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I'm wondering about named function expressions in javascript, specifically node.

Is there any reason to avoid the following?

var foo = function foo () {};

I really like using function expressions for code organization but I really like function declarations for stack traces. As far as I can tell the above code works, but it just doesn't look right.

Can anyone provide any insight?

ABE: I'm specifically looking for the instance where you are naming a function the same as the variable you are assigning it to.

Function declarations come with the added baggage that you have to have internal functions defined prior to their use in order to avoid jslint warnings and hence your code tends to read last to first which I'm not a fan of.

To get around this you can use function expressions, define your vars at the top and then order your code more or less in the order it is run. However, going this route means your functions are all anonymous unless you name them. Which brings us back to the original question.

Can I name a function declaration that is being assigned to a varable the same as the variable itself.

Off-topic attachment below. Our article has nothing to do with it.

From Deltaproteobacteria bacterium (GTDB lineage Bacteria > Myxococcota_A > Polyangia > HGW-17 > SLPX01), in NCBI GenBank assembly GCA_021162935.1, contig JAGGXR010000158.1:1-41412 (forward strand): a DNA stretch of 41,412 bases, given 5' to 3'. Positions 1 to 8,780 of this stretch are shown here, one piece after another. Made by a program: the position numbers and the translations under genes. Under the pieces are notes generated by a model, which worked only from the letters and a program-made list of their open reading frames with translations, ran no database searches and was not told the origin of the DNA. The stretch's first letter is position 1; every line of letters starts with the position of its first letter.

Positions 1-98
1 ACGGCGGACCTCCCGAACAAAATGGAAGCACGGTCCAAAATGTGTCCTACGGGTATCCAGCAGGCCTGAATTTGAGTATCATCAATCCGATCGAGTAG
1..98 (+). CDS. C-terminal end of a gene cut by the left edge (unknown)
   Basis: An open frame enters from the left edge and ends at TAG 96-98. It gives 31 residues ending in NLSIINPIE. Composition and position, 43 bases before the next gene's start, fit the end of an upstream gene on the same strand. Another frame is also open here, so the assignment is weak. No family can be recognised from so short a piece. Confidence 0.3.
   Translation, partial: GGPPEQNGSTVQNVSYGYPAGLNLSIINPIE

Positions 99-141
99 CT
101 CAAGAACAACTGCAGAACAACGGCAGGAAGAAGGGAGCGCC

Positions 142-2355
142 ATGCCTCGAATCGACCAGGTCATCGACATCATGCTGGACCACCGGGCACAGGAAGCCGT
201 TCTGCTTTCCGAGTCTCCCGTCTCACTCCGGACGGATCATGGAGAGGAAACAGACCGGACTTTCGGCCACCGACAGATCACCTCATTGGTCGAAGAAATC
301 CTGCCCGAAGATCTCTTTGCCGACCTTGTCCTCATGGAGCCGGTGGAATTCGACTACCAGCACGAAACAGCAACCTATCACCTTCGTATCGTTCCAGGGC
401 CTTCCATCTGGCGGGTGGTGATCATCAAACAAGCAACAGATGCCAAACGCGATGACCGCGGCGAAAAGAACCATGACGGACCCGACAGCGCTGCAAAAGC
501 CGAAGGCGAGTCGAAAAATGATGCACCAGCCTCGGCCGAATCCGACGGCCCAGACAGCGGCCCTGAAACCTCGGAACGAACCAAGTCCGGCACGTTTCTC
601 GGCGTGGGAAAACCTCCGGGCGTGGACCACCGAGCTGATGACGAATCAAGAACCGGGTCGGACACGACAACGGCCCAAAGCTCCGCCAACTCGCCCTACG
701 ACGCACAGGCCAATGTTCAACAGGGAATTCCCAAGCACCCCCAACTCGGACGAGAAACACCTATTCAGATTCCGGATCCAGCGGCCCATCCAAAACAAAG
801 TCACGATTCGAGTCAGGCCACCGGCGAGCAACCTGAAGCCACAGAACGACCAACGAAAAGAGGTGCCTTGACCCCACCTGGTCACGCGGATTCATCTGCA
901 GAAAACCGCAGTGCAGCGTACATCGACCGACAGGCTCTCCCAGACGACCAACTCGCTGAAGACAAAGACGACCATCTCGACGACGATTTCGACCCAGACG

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4 Answers 4

Named function expressions work in v8 (and therefore node), no problem. Just in old versions of IE, there are problems.

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this is the difference:

// anonymous function expression
var x = function(){};
console.log(x.name);   // "" -> empty string

// named function expression
var x = function foo(){};
console.log(x.name);   // "foo"

// function statement (old thing with function 'hoisting' behavior) 
function foo(){};
console.log(foo.name); // "foo"

You can use any of these. 'Name' is handy when you are writing 'Class' Object or something like that.

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var foo = function() {};

function foo() {};

Both should be possible. Combining them shouldn't give you any problems.

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var foo = function foo () {};

is silly because you can do

function foo () {}

There's no reason to use named function expressions over function declarations.

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